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Common sense is uncommon in individuals and, at first blush, seems even more so in groups. No one expects crowds to produce useful thought. We fear the tyranny of the majority and mob rule, avoid peer pressure where we can, and immediately see the aptness of Charles Mackay’s 19th-century book title Extraordinary Popular Delusions and the Madness of Crowds.

But the idea of collective intelligence shouldn’t seem so far-fetched. After all, democracy is built on the principle that large groups know how to govern themselves. Commodities markets, which set prices on the basis of group knowledge, play a growing role in everyday business decisions. Even lone geniuses build on the work of others: for every Einstein there are Poincares and Lorentzes and Hilberts lurking in the background.

In fact, evidence of collective intelligence is all around us, and New Yorker writer James Surowiecki collects much of it in The Wisdom of Crowds. [Surowiecki wrote on technology and happiness for the January 2005 issue of Technology Review.] Surowiecki shows how groups can often outthink even the most knowledgeable experts. He offers proof after proof that “the value of expertise is, in many contexts, overrated.” By recounting how the stock market divined that booster rocket manufacturer Morton Thiokol was most to blame for the Challenger shuttle disaster (the official answer came six months later), or how the U.S. Navy found the sunken submarine Scorpion by aggregating the best guesses of a variety of experts, Surowiecki demonstrates that collective intelligence can be harnessed, and that it does not have to be unwieldy. Collections of experts, he concedes, are prone to the ills of groupthink, which can lead to debacles like the Bay of Pigs. But he argues that crowds with certain characteristics – notably, diversity of opinion, independence of opinion, decentralization, and a way to aggregate opinions to arrive at a collective decision – will generally outsmart their most brilliant members. This is true for specific problems and broad ones, Surowiecki says, and for crowds big and small. His premise quickly comes to seem intuitive.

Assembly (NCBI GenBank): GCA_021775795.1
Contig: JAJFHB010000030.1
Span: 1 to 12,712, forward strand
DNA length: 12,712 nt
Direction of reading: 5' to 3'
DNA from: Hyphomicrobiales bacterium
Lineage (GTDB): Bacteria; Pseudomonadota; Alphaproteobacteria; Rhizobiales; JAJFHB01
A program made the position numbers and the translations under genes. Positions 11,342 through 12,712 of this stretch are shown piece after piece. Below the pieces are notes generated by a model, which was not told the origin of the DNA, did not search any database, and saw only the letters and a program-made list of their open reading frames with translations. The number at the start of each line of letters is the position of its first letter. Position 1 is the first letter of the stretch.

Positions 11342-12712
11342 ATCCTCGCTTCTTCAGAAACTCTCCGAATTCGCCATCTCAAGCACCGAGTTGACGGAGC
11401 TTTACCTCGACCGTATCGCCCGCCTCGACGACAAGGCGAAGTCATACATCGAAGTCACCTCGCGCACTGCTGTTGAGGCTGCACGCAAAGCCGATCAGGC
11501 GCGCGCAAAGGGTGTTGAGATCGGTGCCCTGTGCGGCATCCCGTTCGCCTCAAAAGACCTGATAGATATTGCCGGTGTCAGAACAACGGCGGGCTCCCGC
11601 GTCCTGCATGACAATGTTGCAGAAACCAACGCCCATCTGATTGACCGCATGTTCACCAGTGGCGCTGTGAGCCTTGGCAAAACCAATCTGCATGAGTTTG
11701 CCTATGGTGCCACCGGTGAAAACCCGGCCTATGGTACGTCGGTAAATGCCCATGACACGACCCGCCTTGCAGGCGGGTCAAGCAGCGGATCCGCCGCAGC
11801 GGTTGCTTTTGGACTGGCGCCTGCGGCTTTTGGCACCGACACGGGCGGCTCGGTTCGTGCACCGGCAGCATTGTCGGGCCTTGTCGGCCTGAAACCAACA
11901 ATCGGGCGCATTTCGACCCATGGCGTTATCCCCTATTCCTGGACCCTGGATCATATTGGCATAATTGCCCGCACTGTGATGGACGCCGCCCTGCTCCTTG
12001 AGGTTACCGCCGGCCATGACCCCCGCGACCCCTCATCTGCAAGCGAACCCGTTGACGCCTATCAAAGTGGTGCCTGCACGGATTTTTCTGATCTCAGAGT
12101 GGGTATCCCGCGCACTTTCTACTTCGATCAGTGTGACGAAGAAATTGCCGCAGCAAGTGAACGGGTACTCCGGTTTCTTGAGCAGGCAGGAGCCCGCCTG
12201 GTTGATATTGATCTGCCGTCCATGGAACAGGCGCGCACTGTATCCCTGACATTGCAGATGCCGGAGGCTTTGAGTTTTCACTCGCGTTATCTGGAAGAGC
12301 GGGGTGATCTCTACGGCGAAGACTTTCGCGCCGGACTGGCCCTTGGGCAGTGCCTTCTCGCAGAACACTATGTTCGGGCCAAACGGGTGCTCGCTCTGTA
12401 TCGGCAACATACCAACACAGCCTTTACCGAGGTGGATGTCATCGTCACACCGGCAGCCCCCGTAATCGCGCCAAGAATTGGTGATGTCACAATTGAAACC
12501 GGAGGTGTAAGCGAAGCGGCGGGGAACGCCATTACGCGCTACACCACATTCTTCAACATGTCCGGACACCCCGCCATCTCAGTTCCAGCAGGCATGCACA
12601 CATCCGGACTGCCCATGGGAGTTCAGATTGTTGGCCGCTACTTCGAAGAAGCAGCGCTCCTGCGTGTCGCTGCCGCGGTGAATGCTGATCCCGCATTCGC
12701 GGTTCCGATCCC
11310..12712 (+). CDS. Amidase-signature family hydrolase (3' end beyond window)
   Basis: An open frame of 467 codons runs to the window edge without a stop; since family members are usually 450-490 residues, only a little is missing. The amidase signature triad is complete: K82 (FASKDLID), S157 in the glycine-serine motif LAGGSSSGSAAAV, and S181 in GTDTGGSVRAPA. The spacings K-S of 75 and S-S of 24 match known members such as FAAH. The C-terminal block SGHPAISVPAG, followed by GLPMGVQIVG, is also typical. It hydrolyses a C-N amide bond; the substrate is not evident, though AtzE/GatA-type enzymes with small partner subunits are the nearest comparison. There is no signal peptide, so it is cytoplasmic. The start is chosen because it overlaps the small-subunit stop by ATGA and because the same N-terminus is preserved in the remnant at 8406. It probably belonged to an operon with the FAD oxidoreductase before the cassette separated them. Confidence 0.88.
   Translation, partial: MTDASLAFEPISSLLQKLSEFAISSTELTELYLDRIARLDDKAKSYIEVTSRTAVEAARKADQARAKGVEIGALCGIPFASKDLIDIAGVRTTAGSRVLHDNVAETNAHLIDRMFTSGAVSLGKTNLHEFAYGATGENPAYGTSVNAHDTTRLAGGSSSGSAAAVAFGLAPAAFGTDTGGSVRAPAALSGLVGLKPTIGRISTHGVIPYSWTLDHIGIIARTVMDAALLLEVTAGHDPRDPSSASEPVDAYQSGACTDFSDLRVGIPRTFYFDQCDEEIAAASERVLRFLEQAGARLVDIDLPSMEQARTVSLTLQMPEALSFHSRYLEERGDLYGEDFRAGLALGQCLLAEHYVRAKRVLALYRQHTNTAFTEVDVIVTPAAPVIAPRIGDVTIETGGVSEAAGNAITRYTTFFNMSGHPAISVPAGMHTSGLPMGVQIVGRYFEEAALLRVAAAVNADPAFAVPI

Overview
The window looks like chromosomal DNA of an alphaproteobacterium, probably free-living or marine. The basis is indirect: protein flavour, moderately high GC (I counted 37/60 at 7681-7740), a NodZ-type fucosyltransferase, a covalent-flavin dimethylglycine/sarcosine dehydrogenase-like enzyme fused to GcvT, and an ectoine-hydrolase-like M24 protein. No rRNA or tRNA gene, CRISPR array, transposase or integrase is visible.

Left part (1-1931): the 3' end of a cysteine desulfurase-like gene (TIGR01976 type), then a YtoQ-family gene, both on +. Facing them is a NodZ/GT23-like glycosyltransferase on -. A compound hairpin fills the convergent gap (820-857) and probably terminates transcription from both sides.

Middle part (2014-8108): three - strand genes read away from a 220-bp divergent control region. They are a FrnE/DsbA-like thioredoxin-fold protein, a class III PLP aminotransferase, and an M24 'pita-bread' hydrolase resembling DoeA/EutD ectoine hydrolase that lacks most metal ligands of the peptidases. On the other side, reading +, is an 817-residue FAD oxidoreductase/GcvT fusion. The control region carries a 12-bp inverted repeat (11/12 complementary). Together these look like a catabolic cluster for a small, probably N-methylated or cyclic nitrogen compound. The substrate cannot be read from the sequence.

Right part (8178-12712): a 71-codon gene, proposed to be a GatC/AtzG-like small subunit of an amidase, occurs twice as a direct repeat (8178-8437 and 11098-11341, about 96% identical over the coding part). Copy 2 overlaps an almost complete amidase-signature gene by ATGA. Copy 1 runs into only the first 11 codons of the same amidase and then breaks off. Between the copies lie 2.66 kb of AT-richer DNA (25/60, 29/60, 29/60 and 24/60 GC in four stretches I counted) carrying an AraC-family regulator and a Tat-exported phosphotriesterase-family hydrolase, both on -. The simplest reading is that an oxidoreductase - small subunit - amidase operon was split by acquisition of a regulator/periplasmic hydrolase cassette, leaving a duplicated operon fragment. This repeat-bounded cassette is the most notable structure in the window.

Groups, then, can act as parallel-processing decision engines, pooling disparate knowledge to answer even hard questions in areas like public policy. What we lack, however, is a reliable way to build such decision engines. And Surowiecki’s book, unfortunately, offers no practical solutions.

But technologists, entrepreneurs, and venture capitalists do. The last several years have seen intense interest in developing technology that improves our connectedness (see “Tagging Is It,”). In part, that interest was spurred by the phenomenal success of open-source software, which is built by communities (see “How Linux Could Overthrow Microsoft,”). It also reflects the success of Google and eBay, which have profited by harnessing the collective behaviors of very large groups. Connecting technologies like online social networks and Web logs, or “blogs,” are familiar to many people, and wikis – group Web pages that any member may edit – soon will be (see “Larry Sanger’s Knowledge Free-for-All,” January 2005,). Technologists, then, are already attacking the problem of how to achieve a high group IQ.

Better communications tools are one ingredient. Indeed, Thomas W. Malone of MIT’s Sloan School of Management argues in The Future of Work that ever cheaper and more-useful communications technology will effect a revolution in the way businesses operate. E-mail is the obvious example, but Malone also points to artificial electronic markets, which can aggregate employees’ best guesses about sales, resource allocation, research and development efforts, and even pollution control. That last was done at BP, which used an internal futures market rather than a committee of experts when it wanted to find ways to reduce its emissions.

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